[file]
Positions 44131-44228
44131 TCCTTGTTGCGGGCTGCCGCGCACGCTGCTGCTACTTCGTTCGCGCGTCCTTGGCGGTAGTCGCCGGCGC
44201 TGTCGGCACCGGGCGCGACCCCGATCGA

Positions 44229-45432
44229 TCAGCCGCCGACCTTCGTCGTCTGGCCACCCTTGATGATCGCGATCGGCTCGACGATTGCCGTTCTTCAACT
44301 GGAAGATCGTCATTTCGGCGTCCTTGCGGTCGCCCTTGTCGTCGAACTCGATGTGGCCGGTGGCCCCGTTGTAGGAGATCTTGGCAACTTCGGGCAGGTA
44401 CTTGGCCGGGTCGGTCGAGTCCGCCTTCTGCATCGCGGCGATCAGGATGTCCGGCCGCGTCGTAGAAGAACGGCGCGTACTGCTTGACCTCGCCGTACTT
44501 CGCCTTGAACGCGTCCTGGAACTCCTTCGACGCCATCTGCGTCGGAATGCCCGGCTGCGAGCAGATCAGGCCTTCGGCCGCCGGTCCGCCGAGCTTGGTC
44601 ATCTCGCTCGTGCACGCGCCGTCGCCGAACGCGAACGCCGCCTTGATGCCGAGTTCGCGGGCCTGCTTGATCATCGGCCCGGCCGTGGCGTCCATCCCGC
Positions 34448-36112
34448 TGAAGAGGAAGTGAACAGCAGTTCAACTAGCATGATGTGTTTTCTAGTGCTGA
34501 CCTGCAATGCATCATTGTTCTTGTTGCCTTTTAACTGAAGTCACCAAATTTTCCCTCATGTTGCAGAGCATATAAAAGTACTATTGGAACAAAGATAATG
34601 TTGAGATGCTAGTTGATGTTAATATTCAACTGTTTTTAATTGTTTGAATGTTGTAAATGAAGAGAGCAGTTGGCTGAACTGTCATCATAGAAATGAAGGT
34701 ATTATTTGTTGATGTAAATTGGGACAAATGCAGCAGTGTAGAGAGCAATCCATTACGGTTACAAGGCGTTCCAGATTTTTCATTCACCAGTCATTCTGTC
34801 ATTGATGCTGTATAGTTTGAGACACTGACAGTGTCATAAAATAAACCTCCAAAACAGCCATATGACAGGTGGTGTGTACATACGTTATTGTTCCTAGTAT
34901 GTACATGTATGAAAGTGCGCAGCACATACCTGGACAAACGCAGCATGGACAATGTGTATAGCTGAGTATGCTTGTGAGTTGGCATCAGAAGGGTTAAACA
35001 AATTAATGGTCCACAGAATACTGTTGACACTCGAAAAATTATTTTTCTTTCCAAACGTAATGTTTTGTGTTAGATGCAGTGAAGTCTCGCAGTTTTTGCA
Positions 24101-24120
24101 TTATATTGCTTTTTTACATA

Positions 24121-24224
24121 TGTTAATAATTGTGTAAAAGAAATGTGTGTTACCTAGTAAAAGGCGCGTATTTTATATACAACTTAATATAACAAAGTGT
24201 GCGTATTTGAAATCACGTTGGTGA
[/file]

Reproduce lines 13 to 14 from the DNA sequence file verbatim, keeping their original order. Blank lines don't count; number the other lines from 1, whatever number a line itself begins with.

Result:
34601 TTGAGATGCTAGTTGATGTTAATATTCAACTGTTTTTAATTGTTTGAATGTTGTAAATGAAGAGAGCAGTTGGCTGAACTGTCATCATAGAAATGAAGGT
34701 ATTATTTGTTGATGTAAATTGGGACAAATGCAGCAGTGTAGAGAGCAATCCATTACGGTTACAAGGCGTTCCAGATTTTTCATTCACCAGTCATTCTGTC